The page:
Thermo Life generator

Thermo Life generator

The devices produce electricity when a temperature difference exists between two ends of a circuit made from two types of metal. The company has packed 5,074 thermocouples (electricity-producing circuits) into the generator, and the device provides a relatively high voltage from a smaller temperature difference: At a difference of 5 degrees Celsius, the generator produces 3.1 volts at 36 microamps, yielding 110 microwatts of electrical power.

Thermoelectric generators are particularly useful for powering wearable devices because people aren't always in the light and don't always move, but as long as they're alive they generate body heat. The temperature difference between the skin and the surrounding air is about 15 degrees Kelvin, said Stark. Even within the body there is a useable temperature difference between the core and the surface, he said.

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14 Responses:

  1. korgmeister says:

    So does this mean Canadians will be able to have more powerful wearable devices?

  2. boggyb says:

    Ok, you either have a psychic music player, or you search for a track to match each entry.

    • carbonunit says:

      It's the former ackshully. WinAmp ships with the Psychic Blog Topic Selecto Widget switched on by default.

    • billemon says:

      Oddly, or not so oddly, I was about to make this exact same comment to an earier post in Jamie's blog.

      Kudos to the developers of the Physic Blogmatch Plugin.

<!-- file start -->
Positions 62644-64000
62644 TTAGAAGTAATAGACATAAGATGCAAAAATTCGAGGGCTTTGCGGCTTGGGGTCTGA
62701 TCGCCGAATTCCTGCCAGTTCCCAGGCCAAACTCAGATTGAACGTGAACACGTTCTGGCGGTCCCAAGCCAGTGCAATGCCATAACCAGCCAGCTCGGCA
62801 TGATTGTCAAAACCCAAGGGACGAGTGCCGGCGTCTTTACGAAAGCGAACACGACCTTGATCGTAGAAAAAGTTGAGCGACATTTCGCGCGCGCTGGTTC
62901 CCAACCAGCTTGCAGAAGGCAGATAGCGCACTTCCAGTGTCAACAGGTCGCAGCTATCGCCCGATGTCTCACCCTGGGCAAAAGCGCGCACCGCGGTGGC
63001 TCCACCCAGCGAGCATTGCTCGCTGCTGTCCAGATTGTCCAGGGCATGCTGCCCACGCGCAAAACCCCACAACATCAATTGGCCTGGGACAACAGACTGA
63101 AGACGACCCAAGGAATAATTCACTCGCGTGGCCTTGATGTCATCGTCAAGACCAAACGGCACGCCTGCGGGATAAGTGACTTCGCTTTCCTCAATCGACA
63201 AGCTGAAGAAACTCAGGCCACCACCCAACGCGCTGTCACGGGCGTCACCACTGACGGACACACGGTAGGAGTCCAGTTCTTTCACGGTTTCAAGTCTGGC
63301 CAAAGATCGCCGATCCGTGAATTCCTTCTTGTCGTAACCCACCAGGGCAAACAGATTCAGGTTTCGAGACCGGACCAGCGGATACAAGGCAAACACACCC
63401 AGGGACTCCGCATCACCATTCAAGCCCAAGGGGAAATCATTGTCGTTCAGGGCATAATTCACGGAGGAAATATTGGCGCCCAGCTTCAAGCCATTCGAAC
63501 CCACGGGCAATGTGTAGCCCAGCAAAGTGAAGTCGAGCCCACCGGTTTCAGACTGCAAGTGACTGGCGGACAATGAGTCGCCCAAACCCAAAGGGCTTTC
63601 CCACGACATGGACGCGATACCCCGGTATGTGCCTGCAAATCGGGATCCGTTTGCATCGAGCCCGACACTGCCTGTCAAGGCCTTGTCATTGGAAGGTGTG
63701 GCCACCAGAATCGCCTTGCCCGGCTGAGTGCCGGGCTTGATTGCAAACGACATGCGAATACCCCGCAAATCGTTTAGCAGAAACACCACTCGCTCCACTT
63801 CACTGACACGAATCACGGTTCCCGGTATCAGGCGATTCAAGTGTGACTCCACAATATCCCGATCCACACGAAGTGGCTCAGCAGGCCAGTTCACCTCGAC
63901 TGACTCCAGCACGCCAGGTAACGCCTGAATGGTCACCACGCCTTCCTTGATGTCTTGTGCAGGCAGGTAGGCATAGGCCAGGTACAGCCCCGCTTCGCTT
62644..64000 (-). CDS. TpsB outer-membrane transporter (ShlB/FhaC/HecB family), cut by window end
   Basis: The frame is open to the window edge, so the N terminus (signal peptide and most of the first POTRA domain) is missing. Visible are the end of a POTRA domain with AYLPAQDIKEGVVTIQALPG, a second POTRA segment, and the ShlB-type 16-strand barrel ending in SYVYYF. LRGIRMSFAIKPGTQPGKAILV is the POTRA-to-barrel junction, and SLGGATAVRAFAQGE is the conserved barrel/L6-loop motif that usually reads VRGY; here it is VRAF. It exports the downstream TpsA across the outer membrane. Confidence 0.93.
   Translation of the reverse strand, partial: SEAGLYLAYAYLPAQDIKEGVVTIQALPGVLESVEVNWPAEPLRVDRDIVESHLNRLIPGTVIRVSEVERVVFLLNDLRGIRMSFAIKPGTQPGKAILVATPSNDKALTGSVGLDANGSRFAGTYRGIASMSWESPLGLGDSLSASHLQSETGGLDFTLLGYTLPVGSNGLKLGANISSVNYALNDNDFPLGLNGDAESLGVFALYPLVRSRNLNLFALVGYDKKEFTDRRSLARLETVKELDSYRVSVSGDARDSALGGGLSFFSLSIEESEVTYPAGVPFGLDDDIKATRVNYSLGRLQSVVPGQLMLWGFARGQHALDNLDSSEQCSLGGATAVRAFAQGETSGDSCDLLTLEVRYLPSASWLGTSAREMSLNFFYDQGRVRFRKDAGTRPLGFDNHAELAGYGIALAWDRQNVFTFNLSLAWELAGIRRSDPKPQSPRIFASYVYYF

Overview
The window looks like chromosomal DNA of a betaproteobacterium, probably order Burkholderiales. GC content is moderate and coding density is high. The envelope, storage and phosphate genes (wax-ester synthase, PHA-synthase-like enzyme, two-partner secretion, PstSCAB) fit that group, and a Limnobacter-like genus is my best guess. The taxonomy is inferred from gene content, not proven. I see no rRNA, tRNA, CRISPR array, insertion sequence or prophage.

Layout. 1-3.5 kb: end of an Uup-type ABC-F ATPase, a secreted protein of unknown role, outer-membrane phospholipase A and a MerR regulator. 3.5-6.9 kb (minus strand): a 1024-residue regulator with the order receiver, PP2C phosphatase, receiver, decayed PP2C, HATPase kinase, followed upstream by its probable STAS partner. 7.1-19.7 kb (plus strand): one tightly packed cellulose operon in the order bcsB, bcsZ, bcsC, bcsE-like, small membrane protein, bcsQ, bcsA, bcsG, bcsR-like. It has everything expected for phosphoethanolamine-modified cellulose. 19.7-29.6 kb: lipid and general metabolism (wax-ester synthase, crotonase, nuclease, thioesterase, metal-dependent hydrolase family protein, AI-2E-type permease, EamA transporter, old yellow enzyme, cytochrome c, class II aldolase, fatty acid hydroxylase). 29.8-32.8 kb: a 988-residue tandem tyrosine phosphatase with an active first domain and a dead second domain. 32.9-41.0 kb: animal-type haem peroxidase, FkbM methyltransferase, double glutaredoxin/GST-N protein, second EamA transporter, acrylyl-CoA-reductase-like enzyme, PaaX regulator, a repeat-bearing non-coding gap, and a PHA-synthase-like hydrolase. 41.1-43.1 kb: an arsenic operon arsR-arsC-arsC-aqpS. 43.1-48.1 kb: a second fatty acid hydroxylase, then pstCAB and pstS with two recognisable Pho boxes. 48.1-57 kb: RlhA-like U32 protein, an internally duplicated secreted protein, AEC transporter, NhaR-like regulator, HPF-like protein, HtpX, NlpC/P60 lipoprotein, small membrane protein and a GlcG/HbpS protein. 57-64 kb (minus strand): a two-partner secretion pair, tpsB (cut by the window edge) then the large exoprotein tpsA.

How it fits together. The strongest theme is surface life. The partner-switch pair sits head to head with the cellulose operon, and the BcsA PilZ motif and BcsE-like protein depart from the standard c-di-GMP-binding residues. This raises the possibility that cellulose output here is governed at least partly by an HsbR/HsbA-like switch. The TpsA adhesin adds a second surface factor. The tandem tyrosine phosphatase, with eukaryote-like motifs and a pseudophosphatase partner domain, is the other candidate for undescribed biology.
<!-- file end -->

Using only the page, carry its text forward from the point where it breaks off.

3. egon010 says:

    The electrode goes. in. here.

  4. pedxing says:

    If you put a heatsink on the cool side, it would theoretically do better.
    picture a bunch of joggers with cooling fins on their heads, powering their ipods.

  5. jabber says:

    Awesome! Now if only they could make these in the shape of a goo-filled pod into which people could be inserted as infants, we could power a virtual reality world.

    • baconmonkey says:

      Even within the body there is a useable temperature difference between the core and the surface, he said.

      no, I think it will be the pod being inserted into the people, not the other way around. And if the Japanese do it first, it will yeild the ultimate JWZ post, and then, having reached his peak, he'll get tired of LJ.

  6. hetechne says:

    people aren't always in the light and don't always move, but as long as they're alive they generate body heat. The temperature difference between the skin and the surrounding air is about 15 degrees Kelvin

    That's bullshit. Your skin temperature's fairly constant, excluding extremities, so there's no reliable temperature difference: when it's 30C outside, your skin will be pretty much the same temperature.

    Much more likely for someone to be exposed to uniformly hot temperatures for days at a time than for them not to move their arms, or for them to avoid light for that time period.

    It might have its uses, but it's not at all the ultra-reliable power source that just needs a small capacitor that's portrayed here.

  7. greatbiggary says:

    I like knowing that wearable computing of the future won't accidentally aid cold zombies, except for if it puts an eyepiece HUD over the world, and some dumbass exciteable dude is like "Whoa, guys, you should see what's on my VidScreen. It's like, totally trippin' me out... uh... guys?" But no one is there when he removes the goggles, except the zombie that eats him.

  8. And to think; you'd only need to cover your entire body in the things and shiver a lot to power your cell phone. Or you could just use a battery.

    • moof says:

      There are microcontrollers out there that operate at ~170µa, meaning you'd need... five of those things. About the size of a penny. Horrors.